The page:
Thursday, April 29, 2010
This is a post I have been mulling on since last week. Then I saw Josie's writing prompts and realized she had one that was just perfect for it.
5. Pick an emotion that best represents your state of mind right now and write creatively on that theme.
- Inspired by my musings on blogging and emotional authenticity last week.
Last week I got promoted. I'm delighted at the recognition, and inordinately pleased with the rather important title I now have. In the past four and a half years I have had two children, two maternity leaves (admittedly they were short American ones), and still, I been promoted twice in that time. I'm in a very different place professionally than I was four years years ago. I'm proud of myself. This isn't something I usually let myself feel. Most of the time I feel as if I could be doing better, and that at any given moment I should be using my time differently. When that promotion was announced, and I was congratulated by my coworkers, I decided to allow myself to bask a little. I might even say it again. Louder. I AM PROUD OF MYSELF!
Sometimes it seems there are so many negative messages out there about combining working with motherhood. "You will be overlooked, treated differently, respected less because you have children" these voices say. Many women hear these rumblings and wonder "is it worth the effort, going back to work. It feels so hard".
I by no means mean to deny the very real difficulties we women face, but I wanted to speak up, nonetheless. I want to point out that I became more effective at my job after I became a mother. I am more competent, responsible and focused. Perhaps because working is, on some level, a choice now. I am more mindful about how I use my time. I'm a better listener and a more thoughtful person. I suppose I finally grew up. I believe that I have grown more professionally over the last four years than I would have done had I not become a mother.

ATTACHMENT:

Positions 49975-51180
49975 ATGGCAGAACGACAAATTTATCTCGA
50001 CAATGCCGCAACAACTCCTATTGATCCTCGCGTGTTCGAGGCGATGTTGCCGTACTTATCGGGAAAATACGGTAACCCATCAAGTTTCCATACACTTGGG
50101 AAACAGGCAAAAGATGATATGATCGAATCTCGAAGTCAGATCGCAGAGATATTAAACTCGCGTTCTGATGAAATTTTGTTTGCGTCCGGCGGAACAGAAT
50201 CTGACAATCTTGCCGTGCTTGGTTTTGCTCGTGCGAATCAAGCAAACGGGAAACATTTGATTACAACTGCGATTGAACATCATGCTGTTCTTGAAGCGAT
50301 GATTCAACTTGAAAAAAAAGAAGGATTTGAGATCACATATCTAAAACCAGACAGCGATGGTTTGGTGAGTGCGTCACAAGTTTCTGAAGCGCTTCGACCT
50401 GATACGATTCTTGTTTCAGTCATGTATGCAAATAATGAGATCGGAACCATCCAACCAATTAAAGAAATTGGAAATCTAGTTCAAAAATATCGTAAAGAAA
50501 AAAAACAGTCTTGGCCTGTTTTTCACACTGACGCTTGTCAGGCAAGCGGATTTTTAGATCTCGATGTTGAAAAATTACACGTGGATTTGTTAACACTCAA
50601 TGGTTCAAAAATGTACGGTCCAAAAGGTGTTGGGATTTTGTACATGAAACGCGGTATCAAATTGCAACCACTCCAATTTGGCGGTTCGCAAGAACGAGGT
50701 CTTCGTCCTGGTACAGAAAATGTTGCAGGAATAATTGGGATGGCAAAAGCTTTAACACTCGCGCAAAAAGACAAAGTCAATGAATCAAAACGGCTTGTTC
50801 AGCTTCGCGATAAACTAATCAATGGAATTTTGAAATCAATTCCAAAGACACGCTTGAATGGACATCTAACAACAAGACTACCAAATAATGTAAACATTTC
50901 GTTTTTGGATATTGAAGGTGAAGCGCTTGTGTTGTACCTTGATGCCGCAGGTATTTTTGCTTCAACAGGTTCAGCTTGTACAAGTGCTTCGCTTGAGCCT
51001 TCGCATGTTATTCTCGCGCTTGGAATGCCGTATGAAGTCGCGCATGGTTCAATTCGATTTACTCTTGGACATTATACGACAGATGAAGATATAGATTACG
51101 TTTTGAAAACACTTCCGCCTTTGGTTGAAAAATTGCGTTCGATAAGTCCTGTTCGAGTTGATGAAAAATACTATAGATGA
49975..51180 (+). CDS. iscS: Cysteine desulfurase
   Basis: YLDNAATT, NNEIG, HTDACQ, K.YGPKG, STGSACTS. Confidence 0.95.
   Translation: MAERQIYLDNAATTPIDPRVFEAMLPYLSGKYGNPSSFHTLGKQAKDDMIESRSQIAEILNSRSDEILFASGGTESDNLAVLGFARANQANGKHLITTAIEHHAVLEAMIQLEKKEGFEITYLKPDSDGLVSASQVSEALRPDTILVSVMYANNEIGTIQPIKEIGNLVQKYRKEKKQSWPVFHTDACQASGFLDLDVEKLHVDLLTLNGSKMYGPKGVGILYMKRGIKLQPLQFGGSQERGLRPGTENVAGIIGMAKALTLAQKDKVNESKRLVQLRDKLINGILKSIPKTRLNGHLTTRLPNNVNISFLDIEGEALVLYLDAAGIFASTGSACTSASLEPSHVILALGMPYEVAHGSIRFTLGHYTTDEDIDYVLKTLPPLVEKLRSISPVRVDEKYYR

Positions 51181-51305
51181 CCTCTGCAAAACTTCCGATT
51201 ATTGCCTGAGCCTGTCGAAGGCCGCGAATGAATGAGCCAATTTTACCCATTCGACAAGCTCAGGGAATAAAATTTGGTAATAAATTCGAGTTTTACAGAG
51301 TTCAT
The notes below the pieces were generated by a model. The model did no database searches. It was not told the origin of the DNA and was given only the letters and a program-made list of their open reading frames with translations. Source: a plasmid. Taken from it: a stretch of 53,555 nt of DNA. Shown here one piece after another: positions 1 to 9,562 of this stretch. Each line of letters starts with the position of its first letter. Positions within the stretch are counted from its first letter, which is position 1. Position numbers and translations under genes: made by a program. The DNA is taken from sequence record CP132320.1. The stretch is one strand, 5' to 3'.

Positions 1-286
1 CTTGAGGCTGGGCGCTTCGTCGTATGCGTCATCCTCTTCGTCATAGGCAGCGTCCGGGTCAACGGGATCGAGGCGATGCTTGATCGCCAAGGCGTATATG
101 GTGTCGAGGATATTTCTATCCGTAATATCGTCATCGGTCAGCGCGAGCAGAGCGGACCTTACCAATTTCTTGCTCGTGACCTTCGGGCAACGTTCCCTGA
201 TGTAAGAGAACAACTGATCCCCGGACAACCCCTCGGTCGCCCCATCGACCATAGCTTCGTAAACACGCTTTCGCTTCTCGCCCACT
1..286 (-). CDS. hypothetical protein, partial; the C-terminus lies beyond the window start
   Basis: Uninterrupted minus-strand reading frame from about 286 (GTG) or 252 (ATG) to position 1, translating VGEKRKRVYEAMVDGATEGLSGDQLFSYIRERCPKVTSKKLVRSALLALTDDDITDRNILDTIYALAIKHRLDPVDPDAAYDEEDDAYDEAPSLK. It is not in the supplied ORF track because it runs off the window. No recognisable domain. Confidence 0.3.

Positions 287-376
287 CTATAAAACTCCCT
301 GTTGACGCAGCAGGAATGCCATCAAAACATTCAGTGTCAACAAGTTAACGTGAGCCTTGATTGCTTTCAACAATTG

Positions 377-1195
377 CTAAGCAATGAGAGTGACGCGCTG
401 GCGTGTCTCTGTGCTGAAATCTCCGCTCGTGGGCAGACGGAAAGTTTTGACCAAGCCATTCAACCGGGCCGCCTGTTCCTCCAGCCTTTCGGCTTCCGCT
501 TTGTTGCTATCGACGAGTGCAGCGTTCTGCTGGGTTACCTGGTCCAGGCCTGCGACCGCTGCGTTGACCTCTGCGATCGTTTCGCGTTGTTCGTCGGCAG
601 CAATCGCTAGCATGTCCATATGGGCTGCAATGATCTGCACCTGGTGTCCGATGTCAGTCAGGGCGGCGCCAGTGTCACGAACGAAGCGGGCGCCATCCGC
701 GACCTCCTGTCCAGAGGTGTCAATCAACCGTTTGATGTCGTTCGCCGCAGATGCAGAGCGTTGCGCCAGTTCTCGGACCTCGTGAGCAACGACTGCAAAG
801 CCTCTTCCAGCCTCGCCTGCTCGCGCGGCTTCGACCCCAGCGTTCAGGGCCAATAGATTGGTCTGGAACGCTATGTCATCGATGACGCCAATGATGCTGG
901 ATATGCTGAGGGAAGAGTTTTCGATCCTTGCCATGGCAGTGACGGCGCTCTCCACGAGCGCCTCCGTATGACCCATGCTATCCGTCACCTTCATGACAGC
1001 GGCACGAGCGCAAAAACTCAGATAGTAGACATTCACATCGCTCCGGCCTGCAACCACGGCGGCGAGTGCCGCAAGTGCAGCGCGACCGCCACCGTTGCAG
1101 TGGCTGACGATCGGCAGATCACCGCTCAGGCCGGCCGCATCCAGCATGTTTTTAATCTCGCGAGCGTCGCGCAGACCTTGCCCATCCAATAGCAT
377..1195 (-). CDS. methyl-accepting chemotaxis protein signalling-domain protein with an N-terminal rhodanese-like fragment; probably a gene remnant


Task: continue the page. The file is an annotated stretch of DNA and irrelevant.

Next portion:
This pride in my seniority comes along with thankfulness. I'm thankful that my company noticed my performance. I have a fantastic boss, who sees ideas generated and work delivered, not the occasional day off or early departure for child related activities. I'm also thankful that the company took my recommendation to promote a talented young woman in my group, a woman who just came back from her maternity leave herself. It is great to work in an environment that treats parents well.
I'm grateful for our wonderful daycare. I could not be happy and productive at work if I wasn't completely satisfied that the children were happy. And I'm grateful to the kids themselves, they are fantastic, healthy kids who almost never need to stay home sick (now that I've mentioned this they will, no doubt, all come down with the lurgy in time for my important meeting next week, but they are unusually robust, and for that I'm grateful) Mainly though, I feel thankful for Geekydaddy, a man who fundementally believes that a woman and a man are equal when it comes to careers and home, and who shares in my career achievements, and supports me through the ups and downs. I often wonder how I got so lucky, and it was on my drive home from work, remembering our first dates, that I put my finger on it.
Back when I was a flighty young thing on the San Francisco scene I met lots of lovely men. I was usually dressed to impress, in a mixture of sale price designer clothes, vintage items, and a fair amount of exposed skin. I had my belly button pierced, and sported long blonde hair with a daring platinum streak. I attracted quite a bit of attention from the boys. Until they asked what I did. Men would fall over themselves backing away from the bar when they realized the cute blonde chick had a PhD in molecular biology. Or possibly I am completely paranoid and I just had spinach stuck in my teeth. It was surprising to me though, that in this day and age (well this was 1997) so many men were disinterested in a woman because she had more education then they did.
Then I met Geekydaddy. He loved the fact that I was a science geek, and thought that having a girfriend with a PhD was the coolest. In fact it was after I showed him my PhD thesis, a scenario analgous to "Would you like to come up and see my etchings?" that I first revealed a little more of myself to him!
More than ten years on, he is still proud of me, and that is even better than feeling proud of myself.
proud and thankful
working motherhood|writing workshop|